The reflexive-transitive closure of is denoted as . A sequence is called an execution of , and if then it is also called an execution of .
To simplify notation, we write for the language with locks where all locks are empty at the beginning, i.e. it is with .
Note that the blocking behavior of the put-operation is modelled by the operational semantics as follows: for there is no step (for subprocess ) defined and thus has to wait until another subprocess changes the value of .
A process of is called successful, if there is a subprocess of , i.e. for some . A state is called
successful, if is successful.
may-convergent, if there is some successful with .
must-convergent, if for all states with , the state is may-convergent.
must-divergent or a fail, if there is no execution leading to a successful state.
may-divergent, if for some state : , where is a fail.
A process is called may-convergent, must-convergent, must-divergent, or may-divergent, resp. iff the state is may-convergent, must-convergent, must-divergent, or may-divergent, resp.
An example for a reduction sequence for is:
The process is even must-convergent.
In the following, we often leave the state implicit and in abuse of notation, we “reduce” processes without explicitly mentioning the state.
As in we often omit the suffix, , for a subprocess, i.e. whenever a subprocess ends with symbol or we mean the same subprocess extended by .
2.3 Correct Translations
We are interested in translations from one full concurrent programming language with synchronous semantics into another full imperative concurrent language with locks, where the issues are expressive power and the comparison between the languages. In order to focus considerations, we investigate this issue by considering translations from a core concurrent language (SYNCSIMPLE) with synchronous semantics into a core of an imperative concurrent language (LOCKSIMPLE).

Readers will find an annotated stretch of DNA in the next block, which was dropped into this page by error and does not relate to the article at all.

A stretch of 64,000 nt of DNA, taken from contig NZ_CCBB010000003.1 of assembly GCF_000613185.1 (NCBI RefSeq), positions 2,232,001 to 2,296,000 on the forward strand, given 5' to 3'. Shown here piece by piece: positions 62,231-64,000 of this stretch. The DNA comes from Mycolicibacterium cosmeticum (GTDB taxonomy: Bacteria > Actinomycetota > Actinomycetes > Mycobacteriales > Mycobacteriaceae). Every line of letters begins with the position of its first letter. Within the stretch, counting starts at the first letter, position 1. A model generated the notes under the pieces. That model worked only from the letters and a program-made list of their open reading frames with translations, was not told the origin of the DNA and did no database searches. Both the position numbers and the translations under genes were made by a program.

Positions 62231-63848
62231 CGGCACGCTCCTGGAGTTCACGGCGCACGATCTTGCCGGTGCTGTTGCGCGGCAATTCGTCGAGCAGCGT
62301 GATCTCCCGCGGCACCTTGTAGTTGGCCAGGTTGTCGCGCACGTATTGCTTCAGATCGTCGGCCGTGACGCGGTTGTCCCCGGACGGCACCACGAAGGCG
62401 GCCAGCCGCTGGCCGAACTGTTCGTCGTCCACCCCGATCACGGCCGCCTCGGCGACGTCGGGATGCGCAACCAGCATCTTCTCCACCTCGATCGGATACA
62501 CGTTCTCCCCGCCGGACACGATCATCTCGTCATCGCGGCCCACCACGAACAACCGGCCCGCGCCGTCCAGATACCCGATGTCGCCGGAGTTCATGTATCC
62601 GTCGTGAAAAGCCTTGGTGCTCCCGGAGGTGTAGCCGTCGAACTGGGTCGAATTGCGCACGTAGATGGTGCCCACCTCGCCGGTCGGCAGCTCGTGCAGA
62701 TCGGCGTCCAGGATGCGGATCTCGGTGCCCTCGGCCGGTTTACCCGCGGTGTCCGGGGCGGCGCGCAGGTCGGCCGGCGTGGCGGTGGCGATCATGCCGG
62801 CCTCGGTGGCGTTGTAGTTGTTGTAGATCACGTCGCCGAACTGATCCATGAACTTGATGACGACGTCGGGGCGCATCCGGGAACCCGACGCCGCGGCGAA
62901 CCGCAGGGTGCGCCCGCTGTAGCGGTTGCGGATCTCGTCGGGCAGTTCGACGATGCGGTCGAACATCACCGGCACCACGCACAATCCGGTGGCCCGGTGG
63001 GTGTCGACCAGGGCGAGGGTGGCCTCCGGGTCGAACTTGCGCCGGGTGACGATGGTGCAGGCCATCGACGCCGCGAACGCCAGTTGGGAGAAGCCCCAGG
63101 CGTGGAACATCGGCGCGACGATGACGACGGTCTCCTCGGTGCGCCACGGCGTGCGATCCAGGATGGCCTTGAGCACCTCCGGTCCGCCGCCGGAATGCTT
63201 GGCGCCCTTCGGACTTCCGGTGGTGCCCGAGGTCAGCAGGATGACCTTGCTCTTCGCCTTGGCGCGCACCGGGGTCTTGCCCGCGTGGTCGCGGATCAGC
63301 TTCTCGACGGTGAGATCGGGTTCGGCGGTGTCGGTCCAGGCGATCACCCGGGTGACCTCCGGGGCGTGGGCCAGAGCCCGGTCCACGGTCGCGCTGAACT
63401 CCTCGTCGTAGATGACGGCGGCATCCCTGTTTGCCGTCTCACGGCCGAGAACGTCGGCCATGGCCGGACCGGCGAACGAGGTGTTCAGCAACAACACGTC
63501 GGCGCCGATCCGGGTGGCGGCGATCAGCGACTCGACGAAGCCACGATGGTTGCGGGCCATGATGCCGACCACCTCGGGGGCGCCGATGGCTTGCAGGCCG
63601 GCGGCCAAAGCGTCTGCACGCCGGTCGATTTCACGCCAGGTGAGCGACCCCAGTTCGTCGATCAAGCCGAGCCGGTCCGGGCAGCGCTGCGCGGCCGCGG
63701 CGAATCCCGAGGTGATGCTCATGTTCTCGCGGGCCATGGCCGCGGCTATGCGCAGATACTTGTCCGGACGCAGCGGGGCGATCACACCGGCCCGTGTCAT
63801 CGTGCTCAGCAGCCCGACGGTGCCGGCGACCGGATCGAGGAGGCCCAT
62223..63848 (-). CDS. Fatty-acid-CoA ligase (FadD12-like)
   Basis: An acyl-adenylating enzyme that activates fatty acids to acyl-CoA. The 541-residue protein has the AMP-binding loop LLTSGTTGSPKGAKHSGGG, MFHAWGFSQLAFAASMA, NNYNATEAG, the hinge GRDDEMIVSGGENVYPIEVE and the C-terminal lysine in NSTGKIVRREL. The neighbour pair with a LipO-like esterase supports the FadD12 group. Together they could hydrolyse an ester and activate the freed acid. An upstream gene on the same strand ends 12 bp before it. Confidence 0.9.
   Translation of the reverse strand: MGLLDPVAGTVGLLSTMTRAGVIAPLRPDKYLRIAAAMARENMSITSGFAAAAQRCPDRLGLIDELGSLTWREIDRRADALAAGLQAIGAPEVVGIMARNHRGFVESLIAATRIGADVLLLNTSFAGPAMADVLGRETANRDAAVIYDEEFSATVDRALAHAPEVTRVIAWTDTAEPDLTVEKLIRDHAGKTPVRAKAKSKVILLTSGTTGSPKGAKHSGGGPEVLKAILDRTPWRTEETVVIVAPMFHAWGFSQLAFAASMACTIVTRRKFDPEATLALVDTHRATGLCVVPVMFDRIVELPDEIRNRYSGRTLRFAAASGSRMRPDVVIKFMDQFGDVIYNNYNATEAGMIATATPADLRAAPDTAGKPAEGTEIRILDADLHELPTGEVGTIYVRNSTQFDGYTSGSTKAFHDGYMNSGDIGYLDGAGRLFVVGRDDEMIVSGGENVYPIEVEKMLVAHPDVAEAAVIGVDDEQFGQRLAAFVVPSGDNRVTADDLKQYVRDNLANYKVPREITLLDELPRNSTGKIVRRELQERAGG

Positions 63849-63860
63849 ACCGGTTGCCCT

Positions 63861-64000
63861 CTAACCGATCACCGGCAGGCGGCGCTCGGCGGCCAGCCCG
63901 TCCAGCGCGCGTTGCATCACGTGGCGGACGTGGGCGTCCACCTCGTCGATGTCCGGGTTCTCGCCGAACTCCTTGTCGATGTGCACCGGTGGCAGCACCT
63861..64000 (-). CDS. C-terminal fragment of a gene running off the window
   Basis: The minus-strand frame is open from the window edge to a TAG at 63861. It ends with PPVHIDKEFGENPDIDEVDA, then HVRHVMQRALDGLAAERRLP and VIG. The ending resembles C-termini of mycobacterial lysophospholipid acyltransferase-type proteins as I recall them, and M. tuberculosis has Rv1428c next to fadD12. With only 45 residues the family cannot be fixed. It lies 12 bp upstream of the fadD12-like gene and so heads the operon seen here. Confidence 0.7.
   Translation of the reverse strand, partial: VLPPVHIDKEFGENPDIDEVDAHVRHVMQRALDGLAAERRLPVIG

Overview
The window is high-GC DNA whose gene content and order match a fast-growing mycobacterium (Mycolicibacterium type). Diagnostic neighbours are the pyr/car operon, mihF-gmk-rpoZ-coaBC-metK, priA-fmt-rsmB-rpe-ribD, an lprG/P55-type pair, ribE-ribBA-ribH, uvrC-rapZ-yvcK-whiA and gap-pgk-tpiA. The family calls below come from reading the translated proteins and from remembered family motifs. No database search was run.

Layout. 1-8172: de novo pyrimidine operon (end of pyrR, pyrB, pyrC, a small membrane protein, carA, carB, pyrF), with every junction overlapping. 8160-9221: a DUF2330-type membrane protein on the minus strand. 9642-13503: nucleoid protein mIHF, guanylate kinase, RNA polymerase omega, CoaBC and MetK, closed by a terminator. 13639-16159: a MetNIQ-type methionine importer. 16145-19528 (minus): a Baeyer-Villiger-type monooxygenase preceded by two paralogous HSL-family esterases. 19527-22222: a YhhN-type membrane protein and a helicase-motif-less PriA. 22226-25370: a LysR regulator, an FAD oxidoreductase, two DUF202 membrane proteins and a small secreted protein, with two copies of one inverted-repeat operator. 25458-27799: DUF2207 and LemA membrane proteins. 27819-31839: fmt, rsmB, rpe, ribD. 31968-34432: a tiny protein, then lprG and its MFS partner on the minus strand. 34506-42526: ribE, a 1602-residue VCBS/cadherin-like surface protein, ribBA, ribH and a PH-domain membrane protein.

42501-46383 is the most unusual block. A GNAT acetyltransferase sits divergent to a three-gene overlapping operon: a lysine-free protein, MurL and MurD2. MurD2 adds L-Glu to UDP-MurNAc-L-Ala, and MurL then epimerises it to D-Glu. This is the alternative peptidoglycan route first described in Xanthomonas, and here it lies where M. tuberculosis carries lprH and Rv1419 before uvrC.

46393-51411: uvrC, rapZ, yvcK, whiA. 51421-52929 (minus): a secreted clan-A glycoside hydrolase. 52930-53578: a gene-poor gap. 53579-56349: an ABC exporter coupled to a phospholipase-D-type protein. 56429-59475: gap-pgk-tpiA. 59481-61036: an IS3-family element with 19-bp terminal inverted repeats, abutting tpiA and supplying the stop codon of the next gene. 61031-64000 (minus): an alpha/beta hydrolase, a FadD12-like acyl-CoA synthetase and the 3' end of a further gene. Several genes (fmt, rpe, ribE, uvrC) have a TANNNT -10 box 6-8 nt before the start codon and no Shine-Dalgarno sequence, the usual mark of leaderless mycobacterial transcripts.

However, even in our simple languages there are interesting questions, for example, whether there exists a correct translation and how many locks are necessary for such a translation.
Since our analysis started top-down, we are sure that the non-encodability results can be transferred back to larger calculi. For discussing this, let us call the full languages and , resp. The language may be the -calculus and thus, it extends by names, named channels, name restriction, sending and receiving names and replication or recursion. The language may be a variant of the core language of Concurrent Haskell, where locks are extended to synchronising memory cells which have addresses (or names) and content (for instance, numbers). The main argument why non-encodability in the small languages implies non-encodability in the larger languages is the following: Suppose we have non-encodability between the small languages for locks, and there exists a correct (compositional) translation that uses only one synchronising memory cell in . Then the idea is to embed every -program into a -program by using only one channel, and then using the translation to derive a -program . Using this construction, we also get a translation of and into , where every ! translates into a send-prefix, and every ? into a receive-prefix. The parallel-operator remains as it is. Then the correctness of tells us that the -program has the same may- and must-convergencies. Compositionality gives us a -program that uses at most locks, and it has the same parallel-structure as , and the !,?, are translated always in the same way. The result can be reduced to a -program with at most locks, (perhaps after restricting w.r.t. contents of messages and recursion), which contradicts the result on small languages, since the reasoning holds for all .